The first time the large Maremma sheepdog sees the tiny eastern barred bandicoot across the enclosure, it cocks its head to one side and stares. The bandicoot, a small, endangered marsupial native to southeastern Australia, freezes in place. For bandicoots, becoming immobile in this way is an evolved response, one that always worked well against Australia’s formidable array of aerial predators. It worked less well, however, when land predators, especially foxes, were introduced to the continent, eliminating the eastern barred bandicoot from the wild by the 21st century. But the Maremma is here to protect the marsupial, not hunt it. The bandicoot begins to relax and eventually moves around the enclosure. When the dog resists the urge to chase the bandicoot, it receives a treat from its owner.
At first, scenes such as this one took place only in enclosures, part of a process of training and habituation for the dogs. As the dogs learned not to chase their charge, conservationists placed this gregarious canine known for guarding sheep near the bandicoot in two unfenced farmland areas in the bandicoot’s historical range, west of Melbourne. Conservationists hope that the dogs will stay near the solitary marsupial and ward off fox attacks. If this experiment—believed to be the first time in the world that sheepdogs have been used to re-establish a wild population of endangered mammals—works, the eastern barred bandicoot may survive free of fences on the Australian mainland for the first time in decades.
The effort is the latest step to allow the tiny marsupial to rebound. In September of this year, thanks to three decades of captive breeding and releases at seven protected sites—on islands and in enclosures—the Victorian state government upgraded the eastern barred bandicoot from extinct in the wild to endangered. It was the first time that an Australian mammal species had been upgraded in this way. Scientists and bureaucrats were so certain that the species’ future was secure, thanks to protected habitats and innovative conservation efforts, that they discontinued the captive breeding program.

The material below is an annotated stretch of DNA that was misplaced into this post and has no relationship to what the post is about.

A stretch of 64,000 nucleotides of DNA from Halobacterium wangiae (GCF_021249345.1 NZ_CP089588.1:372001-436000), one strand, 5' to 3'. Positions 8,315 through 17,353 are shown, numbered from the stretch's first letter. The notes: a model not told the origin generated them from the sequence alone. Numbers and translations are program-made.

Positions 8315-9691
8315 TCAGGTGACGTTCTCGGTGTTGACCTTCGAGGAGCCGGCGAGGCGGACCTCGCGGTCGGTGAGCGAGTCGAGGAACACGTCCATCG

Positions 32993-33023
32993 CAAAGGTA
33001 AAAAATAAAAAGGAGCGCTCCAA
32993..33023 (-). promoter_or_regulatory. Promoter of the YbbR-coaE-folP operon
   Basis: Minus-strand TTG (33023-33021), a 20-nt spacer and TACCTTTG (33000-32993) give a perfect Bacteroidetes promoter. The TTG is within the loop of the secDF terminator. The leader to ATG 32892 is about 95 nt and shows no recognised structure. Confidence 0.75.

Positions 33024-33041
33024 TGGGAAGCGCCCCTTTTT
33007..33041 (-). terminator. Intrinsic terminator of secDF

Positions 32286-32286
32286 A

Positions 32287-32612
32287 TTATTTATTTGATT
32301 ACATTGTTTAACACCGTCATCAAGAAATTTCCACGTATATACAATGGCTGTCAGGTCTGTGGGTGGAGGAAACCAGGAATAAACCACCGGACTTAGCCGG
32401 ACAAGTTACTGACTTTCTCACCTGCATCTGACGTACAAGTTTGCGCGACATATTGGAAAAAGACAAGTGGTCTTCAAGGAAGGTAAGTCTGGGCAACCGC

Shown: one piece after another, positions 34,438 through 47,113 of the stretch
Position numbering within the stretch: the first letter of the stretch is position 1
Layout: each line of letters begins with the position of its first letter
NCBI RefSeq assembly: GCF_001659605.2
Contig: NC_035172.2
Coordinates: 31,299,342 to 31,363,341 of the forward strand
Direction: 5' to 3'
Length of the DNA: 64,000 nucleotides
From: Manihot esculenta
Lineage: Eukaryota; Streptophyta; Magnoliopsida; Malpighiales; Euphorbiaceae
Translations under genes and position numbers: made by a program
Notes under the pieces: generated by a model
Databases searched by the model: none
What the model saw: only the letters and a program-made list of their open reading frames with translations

“To the best of my knowledge, it’s a world first to shut down a long-term captive breeding and insurance program because we’re no longer needed,” says Marisa Parrott, a reproductive biologist and head of Zoos Victoria’s captive breeding program. “There have been animals that have been extinct in the wild and have been reintroduced—the Arabian oryx and Mongolian wild horse, or Przewalski's horse, for example. But they still have global breeding programs there to support them. This one is completely different.”
The eastern barred bandicoot is a digging mammal that measures about a foot from tip to tail and weighs, on average, about a pound and a half. One of six bandicoot species in Australia, it has muted white stripes on its hindquarters and an elongated conical snout that is custom-made for digging out the insects and other invertebrates on which it feeds; one bandicoot can turn over more than 28 pounds of soil in a single night. When startled, it can leap six feet into the air, or run in a zig-zag fashion.
Eastern barred bandicoots once roamed the plains of western Victoria and into South Australia. No-one knows how many inhabited the area, but their former range extended across 7800 square miles and the population may have numbered tens, possibly even hundreds, of thousands. But this habitat was turned into the richest farmland in southeast Australia during the 19th and early 20th centuries, and the cute marsupials suffered in a country with the world’s worst record of mammal extinctions. Today, less than one per cent of Victoria’s native grasslands persist. To add to the declining sub-species’ woes, colonists introduced foxes into the area in the 19th century. “One fox in an area of bandicoots is one too many,” says Amy Coetsee, a threatened species biologist and one of Australia’s leading experts on the marsupials. “They simply can’t cope with any level of fox predation.”
By the 1980s, just one population of between 150 and 200 bandicoots survived, around the farming community of Hamilton. It was, one report noted, “rapidly trending towards extinction.” The last wild eastern barred bandicoots sought refuge in wrecked vehicles in the Hamilton town dump.